Happy fall to all! Please join us in celebrating our sixth birthday with the best present of all—your support. Our mission, to be a gathering place for arts and culture and an inspirational place for local artists, students, and appreciators of all ages, was aspirational six years ago, and is our everyday life today. Staff and board members are passionate about the mission. The enthusiasm can be seen in programs and in our “customers.”
Customers include Friday students of all ages from local schools; alternative education students and Safe Harbors families taking art classes here; adult painters and ceramicists who gather to grin and work paints and clay; seniors who get Mellica’s clay and instruction at the assisted living facility; more than a hundred, including many of you—who came to see OPB’s “Massacre at Hells Canyon” and meet producer Kami Horton; and the many locals and out of town visitors who came to see the Nez Perce story in old photos in June, and the spectacular Hells Canyon exhibit in August.
At this point in any Josephy Center communications, we come to the Nez Perce. Alvin Josephy helped bring them back to national attention in the 1960s; we continue his work, thinking of ourselves as links to tribal people and an ancient homeland. Visitors browse the Josephy exhibit and pick through the books in the library and those on sale in the Art Shop. Many got to see Allen Pinkham, Jr. this summer, as he carved away on the 16 foot canoe that sits outside the front door; a few of you helped put it in Wallowa Lake on its recent test voyage (it floats!). Allen will be back to finish this canoe and begin a 30-footer this fall.
Some of you listened to Allen Sr. explain the traditional Wallowa Country lifestyle—his words, his son’s work, and the words and work of many others will go into a permanent Nez Perce exhibit on the second floor describing that lifestyle in this place. Joan Gilbert is designing it now. And that will all be building while we are searching for the Plateau Tribal artist who will build a sculpture for our yard or for the city street, a piece of bronze, steel, or granite that will give an Indian eye to the City of Joseph, rich in its Nez Perce past and today’s bronze—but lacking an Indian art voice. We were one of a handful who received major grants from the Oregon Community Foundation to take chances and do something grand and significant through art.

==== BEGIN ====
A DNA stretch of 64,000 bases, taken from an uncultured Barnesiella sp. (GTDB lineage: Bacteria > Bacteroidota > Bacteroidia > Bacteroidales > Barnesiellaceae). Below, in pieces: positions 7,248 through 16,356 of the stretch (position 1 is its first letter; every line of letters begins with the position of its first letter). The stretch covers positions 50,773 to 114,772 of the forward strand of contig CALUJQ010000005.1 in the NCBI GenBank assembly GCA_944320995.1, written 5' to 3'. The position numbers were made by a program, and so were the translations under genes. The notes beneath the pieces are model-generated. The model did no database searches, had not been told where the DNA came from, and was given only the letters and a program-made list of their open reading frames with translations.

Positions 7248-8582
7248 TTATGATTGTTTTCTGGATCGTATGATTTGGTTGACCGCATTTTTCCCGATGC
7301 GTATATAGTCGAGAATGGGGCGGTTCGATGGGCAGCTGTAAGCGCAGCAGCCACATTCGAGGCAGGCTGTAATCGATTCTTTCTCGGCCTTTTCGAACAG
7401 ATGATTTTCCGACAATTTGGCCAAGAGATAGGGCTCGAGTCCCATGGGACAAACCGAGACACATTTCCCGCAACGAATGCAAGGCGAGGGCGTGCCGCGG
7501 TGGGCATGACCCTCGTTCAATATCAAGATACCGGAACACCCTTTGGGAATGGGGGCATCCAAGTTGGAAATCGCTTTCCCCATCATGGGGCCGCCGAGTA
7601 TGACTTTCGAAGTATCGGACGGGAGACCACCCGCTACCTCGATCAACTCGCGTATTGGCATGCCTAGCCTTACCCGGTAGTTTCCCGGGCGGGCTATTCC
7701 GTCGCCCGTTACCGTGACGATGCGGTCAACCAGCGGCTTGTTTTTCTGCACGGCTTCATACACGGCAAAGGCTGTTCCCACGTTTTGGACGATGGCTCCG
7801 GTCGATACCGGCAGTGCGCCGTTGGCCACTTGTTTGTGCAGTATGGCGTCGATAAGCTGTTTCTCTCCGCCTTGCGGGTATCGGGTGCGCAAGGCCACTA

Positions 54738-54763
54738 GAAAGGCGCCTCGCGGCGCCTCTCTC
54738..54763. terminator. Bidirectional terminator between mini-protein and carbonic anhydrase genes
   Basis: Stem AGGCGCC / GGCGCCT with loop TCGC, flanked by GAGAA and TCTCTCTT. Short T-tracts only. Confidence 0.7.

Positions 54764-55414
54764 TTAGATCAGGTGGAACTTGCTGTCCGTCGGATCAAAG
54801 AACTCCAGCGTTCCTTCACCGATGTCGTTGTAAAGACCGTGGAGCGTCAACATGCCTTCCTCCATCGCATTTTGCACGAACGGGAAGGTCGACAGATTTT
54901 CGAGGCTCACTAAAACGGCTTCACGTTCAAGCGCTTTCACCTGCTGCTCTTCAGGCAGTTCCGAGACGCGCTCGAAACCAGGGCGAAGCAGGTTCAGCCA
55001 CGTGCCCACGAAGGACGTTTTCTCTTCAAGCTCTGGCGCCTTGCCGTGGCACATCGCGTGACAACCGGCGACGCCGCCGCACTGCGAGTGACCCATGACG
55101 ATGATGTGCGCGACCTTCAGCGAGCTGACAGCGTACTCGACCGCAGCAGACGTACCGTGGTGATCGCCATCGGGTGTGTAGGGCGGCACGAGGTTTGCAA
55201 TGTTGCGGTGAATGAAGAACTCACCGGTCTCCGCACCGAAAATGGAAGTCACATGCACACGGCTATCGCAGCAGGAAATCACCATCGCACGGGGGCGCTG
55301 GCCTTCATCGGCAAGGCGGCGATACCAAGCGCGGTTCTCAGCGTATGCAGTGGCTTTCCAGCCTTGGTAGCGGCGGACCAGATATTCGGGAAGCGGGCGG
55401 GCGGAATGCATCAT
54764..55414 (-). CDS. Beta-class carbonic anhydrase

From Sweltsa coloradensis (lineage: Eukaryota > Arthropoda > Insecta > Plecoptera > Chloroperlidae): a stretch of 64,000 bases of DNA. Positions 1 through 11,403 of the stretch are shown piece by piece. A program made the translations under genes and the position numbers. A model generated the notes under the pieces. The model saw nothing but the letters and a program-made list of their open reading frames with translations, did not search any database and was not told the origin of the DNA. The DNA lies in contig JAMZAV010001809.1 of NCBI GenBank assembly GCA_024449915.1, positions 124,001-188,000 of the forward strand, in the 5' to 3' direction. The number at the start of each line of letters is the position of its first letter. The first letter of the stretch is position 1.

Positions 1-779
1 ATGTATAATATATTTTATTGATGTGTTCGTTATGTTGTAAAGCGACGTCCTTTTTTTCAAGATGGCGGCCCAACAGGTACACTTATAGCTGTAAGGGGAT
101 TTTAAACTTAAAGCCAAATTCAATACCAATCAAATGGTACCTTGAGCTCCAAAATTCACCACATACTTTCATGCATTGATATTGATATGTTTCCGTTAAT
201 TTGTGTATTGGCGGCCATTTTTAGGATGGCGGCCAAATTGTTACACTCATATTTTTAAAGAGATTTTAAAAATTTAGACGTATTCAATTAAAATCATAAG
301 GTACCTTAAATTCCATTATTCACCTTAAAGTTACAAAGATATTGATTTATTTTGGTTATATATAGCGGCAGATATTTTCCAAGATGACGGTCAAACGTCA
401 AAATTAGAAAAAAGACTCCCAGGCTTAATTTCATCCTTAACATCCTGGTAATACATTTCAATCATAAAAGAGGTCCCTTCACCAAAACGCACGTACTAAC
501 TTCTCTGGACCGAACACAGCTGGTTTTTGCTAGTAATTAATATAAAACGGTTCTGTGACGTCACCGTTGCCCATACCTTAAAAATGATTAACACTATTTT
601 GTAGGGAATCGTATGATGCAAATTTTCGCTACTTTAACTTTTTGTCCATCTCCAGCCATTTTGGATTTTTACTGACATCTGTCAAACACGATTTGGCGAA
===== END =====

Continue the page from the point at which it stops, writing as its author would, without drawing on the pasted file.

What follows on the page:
Art matters. Maybe you don’t draw or paint or play an instrument yourself, but, given the opportunity, art, music, words, and images can get into your mind and change the way you look at the world, make it a richer world.
That’s our job—to help make and share a richer, if sometimes more complicated and mysterious, world. Thank you so much for helping us come this far in a journey that we hope goes on and on. Please join us with a generous contribution for chapter six of the journey.
Cheryl North Coughlan
Support the Center!!!!
The Josephy Center is a 501 c(3) non-profit organization: EIN #46-0685338
The Josephy Center is now a vital part of our community. New support from you is needed to keep the Center thriving as we build on our foundation. Your donation strengthens not only the Center, but the community as a whole by enriching all our lives.
There are multiple ways to give:
-A one-time seasonal donation; $25, $50, $100, $200, $500, $1000 or more.
-a sustainable monthly donation here (see below)
-Donations of appreciated stock contributions, email for instructions firstname.lastname@example.org
-401k rollover contributions, email for instructions email@example.com
How can you donate? You can write a check, use a credit card (below), auto bank transfer, or provide cash. Mail donations to JCAC, PO Box 949, Joseph, OR 97846